But in all seriousness, it is fabulous that this report is out, because now we can base our program design on solid reseach and hopefully measure progress, i.e. whether or not the work we are doing is effective compared to the data in this baseline.
The normal questions that you get asked every day by every expat you meet here in Juba have recently changed! The famous list of 3, which you cannot have a conversation without either asking or being asked,
1. Where are you from?
2. Who do you work for?
3. How long are you going to be in Juba?
has been replaced with simply "When are you leaving for the holidays?"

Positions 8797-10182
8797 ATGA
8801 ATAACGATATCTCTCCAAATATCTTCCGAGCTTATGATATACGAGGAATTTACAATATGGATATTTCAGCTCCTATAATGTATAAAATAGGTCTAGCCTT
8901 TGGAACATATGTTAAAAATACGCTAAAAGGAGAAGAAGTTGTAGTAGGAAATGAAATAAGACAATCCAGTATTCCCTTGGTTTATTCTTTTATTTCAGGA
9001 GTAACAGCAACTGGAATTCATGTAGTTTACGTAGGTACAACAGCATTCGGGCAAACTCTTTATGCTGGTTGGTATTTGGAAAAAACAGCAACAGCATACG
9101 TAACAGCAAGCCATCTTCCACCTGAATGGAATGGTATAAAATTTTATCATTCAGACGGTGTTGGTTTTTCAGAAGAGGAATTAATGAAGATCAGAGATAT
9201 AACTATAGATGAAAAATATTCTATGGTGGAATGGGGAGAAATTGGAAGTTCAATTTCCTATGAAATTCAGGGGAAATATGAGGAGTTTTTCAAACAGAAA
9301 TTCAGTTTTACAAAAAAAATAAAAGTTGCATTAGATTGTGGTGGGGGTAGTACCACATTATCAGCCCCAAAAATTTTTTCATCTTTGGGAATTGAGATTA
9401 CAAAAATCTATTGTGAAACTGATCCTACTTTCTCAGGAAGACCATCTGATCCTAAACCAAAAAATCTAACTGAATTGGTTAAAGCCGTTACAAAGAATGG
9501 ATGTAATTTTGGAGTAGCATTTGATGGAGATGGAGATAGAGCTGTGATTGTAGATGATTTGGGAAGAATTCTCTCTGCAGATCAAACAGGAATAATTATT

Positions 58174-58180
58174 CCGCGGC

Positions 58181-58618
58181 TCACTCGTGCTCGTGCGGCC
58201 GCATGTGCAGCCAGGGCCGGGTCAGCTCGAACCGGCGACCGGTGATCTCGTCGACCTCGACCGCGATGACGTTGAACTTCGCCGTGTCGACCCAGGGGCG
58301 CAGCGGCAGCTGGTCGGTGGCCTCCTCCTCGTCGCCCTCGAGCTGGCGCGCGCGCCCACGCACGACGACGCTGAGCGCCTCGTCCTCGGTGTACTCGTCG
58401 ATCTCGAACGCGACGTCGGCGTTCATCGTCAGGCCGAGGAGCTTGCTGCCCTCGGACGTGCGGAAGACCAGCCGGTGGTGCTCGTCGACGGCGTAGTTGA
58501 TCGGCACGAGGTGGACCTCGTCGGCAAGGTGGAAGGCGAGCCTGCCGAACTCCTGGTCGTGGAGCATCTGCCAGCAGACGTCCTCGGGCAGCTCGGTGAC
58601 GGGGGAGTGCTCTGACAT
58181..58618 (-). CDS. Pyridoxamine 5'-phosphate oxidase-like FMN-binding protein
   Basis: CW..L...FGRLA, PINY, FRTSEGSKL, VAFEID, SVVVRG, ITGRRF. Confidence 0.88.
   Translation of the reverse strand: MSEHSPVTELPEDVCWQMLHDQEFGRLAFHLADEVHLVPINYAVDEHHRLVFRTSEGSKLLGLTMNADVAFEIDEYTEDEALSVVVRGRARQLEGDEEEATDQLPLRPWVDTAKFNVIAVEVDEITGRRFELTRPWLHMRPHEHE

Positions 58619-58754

And when am I leaving for the holdiays? TOMORROW!!!!! Booyah. Nairobi tomorrow where I get to see the boy (he's from Nairobi originally), flight to London Thursday, and back in NY on Friday. Where I will go almost immediately to see Stefan, the hairdresser extroardinaire (my Mom has been getting her hair done there since I was 10. It's a family legacy at this point). Can you tell that I'm excited?
For those of you who care, here is my schedule for the next few weeks so you can make your holiday plans. Because the world does revolve around me, after all (j/k!):

12/21-22: NYC
12/22-23: Reading, PA (holiday party with 80 of my closest relatives)
12/24-12/30: Pawling NY & NYC
12/30-1/1: Washington, DC
1/1-1/8: Santiago, Chile (for Katina and Renzo's wedding - can't wait!!!)
1/9-1/10: Nairobi
1/10: Juba
And with that, I will say bon voyage and leave you with some pictures. And the jealousy of realizing how many frequent flyer miles I will accumulate over the next 3 weeks.